Lost wax casting at Seawear studio
Some customers may enjoy this page, most will not. It is really designed for students trying to learn the art of lost wax casting. Some pitfalls to avoid, and some misteaks you just have to do, to learn. (yes, I know!)
If you are lucky enough to apprentice under someone or go to a jewelry school for a few weeks or months to learn, that is awesome! You'll save a lot of time and money in the long run.
Here we have two 4x6 perforated flasks with wax trees preparing to be invested. I am using clear shrink bands from Rio Grande. These images were actually done for a product review for the Rio site. I've used newspaper and rubber bands, masking tape, the white and red rubber sleeves, and then someone gave me a case of these which I love. Liquid investment is going to be poured into the flask, something has to block all those holes and there needs to be a 2-3 inch riser on the top of the flasks for the investment expansion. Masking tape is quick and easy. Relatively costly. Price an 8" wide roll! It won't all come off so residue has to burn off in the oven. More fumes.
The newspaper and rubber bands is pretty much free. A little messy. But free. Free is good! The rubber sleeves are ok. I found I had to wet the inside to get them to slide over the flask. After they set up, I had difficulty getting them off. A few banged elbows and you'll be looking for something else. The red ones bleed red dye all over everything.
These ones are clear, I have placed them on a paper towel to make it easier to see. I simply take a grease pencil or China marker and write the flask number and contents. Once they are poured it can be frustrating to remember which is which when you go to mark them. Not so much if you are doing one at a time, but 3 or 4 at a time, it is easy to get mixed up.
Simply slide them over the flask, gently heat with a heat gun and they instantly shrink making a tight seal. If you heat too much or too close, you will melt a hole in the wrap, simply place a piece of masking tape over the hole and you are good to go. Note the 2-3 inch rise above the top of the flask. This is to contain the investment when it rises and boils. The top will pull in sort of like a reverse funnel. You will appreciate this when you vacuum and de-bubble for a few minutes. Note the power light is on on the casting machine. The compressor has been run for two minutes before anything is done to distribute oil and flush the lines.
This is the investment I have been using with the band dust. Something is added to bind or band the dust so it does not become airborne. The week before Christmas I was low on investment so ordered two 50 pound boxes from two different vendors. (100 pounds is less costly but the shipping is more than double so actually ends up costing more.) The first rep I spoke with did not leave me with confidence. I stated two times I wanted the date code checked so as not to send me old investment. He seemed confused. The second one was ordered on line and comments noted. Sure enough, when the boxes arrived one was already five months old and the other was two months old. I've been using the oldest one up and will not order from them again.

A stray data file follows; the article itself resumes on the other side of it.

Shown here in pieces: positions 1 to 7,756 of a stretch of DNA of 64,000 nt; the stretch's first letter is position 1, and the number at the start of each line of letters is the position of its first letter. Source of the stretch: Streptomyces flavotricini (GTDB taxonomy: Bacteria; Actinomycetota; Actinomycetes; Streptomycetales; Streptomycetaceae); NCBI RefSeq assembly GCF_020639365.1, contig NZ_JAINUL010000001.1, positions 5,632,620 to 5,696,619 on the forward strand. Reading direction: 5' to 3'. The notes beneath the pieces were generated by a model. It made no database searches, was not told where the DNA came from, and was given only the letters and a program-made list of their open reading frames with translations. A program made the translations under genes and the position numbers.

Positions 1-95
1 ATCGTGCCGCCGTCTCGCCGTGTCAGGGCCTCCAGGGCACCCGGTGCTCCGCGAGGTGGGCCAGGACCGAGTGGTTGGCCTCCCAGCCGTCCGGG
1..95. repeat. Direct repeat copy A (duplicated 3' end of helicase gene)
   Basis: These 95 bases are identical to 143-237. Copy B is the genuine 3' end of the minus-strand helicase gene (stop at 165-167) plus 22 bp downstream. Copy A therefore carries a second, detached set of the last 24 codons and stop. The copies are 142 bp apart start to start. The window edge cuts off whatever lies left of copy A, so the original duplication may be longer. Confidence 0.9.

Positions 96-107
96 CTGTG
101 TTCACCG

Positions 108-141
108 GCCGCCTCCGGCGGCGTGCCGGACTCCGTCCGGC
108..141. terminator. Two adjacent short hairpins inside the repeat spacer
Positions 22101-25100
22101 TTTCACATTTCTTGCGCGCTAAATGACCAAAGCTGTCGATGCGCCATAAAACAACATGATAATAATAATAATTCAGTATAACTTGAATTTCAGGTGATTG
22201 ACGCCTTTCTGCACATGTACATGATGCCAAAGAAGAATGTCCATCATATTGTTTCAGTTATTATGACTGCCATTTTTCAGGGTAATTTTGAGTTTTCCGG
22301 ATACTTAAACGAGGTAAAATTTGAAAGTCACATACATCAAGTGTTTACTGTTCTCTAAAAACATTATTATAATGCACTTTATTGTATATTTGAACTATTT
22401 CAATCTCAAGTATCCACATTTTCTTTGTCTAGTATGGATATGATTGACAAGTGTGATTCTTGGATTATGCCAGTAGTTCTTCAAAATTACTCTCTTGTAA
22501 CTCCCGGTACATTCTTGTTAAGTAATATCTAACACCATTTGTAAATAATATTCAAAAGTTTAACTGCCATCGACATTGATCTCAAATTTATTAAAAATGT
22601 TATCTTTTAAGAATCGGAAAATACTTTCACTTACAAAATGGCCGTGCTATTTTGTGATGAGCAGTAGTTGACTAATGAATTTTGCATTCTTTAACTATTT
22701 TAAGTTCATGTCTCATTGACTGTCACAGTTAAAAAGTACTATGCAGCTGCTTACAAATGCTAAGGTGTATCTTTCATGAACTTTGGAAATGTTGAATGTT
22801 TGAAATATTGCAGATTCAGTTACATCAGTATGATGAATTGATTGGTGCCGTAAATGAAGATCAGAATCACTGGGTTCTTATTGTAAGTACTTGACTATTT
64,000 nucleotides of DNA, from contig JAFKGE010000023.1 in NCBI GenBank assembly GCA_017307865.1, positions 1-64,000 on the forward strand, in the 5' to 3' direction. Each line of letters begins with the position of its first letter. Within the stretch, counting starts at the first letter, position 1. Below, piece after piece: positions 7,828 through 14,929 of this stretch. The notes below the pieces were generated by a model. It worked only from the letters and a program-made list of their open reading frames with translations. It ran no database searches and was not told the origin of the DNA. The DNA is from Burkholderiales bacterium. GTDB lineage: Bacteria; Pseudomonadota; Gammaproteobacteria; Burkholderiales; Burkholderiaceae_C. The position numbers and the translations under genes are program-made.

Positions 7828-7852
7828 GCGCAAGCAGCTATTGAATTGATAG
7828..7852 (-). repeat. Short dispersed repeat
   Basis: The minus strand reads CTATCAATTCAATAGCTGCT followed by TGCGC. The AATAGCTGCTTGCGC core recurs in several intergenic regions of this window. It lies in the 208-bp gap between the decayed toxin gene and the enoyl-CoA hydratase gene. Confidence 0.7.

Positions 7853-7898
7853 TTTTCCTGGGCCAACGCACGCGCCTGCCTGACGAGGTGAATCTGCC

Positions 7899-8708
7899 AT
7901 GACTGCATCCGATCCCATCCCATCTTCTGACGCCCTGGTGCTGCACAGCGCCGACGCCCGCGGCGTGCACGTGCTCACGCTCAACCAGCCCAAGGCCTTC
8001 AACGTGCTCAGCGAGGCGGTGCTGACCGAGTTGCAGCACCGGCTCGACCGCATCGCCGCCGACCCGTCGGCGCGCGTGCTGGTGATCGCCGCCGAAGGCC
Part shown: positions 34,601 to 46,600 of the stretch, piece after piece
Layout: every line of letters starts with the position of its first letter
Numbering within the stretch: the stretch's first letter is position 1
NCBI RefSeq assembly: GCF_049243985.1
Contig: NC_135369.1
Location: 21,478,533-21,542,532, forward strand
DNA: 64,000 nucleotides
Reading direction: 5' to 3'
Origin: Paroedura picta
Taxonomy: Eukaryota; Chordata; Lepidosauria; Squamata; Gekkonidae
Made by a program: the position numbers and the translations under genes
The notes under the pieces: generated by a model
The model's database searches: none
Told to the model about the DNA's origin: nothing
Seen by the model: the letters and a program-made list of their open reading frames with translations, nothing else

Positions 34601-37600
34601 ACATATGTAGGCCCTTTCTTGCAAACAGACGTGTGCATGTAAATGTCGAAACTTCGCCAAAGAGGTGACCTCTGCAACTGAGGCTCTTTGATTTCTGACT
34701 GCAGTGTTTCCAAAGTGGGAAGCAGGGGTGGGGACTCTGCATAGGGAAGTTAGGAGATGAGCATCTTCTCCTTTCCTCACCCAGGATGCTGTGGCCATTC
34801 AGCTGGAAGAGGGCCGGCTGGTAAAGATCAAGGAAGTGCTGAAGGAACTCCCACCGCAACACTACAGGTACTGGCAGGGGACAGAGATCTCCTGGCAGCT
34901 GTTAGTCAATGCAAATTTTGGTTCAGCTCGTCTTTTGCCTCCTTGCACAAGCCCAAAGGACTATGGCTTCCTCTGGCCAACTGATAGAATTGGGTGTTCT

This is the date code on one of the inside box covers. This was the date it was packaged and shipped to the vendor. The manufacture states the shelf life is six months from this date. I know, some people use investment that is years old. When I started, the investment I had been given was years old. I had a lot of problems but thought it was something I was doing. If you are getting unexplained clumps, deposits, voids or funny colors, try a fresh batch of investment and document your results. I spoke at length with Kerr, R&R and S&R in England to get these problems solved. Your results may vary. It is like building a house, the foundation sets the tone for the end results.
To the left is the water, the investment is on a scale ready to go. The rule is add investment to the water. I've tried both ways and see no difference. Even so, I add the investment to the water. You should wear a mask, and some may want to wear disposable gloves. The investment really pulls the moisture from your hands. If possible you should be doing this in a dedicated area with an air filtration unit. This is a special investment with bandust. Even sitting still like this the regular investment would have a little cloud of dust as it is so fine. That is silica and you do not want to breath it in. A good face filter at the very least. I give the dry investment a quick stir to be sure there are no lumps. Some people sift it. I've used the hand mixers which works great, but have burned out two. So I'm using a heavy duty French whisk from a restaurant supply house. The water and investment should be at room temperature, 65-70 degrees F. Colder will have a longer set up time and run the risk of separation or water lines, and warmer will set up really quick. This is in the winter and the investment is about 40F degrees so I let them stand for a while to equalize. The floor is cold and the bench top is about 60 degrees. In the summer it's reversed as it can be 80-90 degrees and things set up really quick. The bench top is 1/2" aluminum diamond plate with a 1/4" of high temperature silicone pad underneath. It cleans up easily, contains spilled metal or investment and protects all the tools in the cabinet underneath. I have a fume extractor going with an intake right above this area for any airborne particles. My five gallon plunge bucket is on the floor to the right, and to the left is one of three fire extinguishers.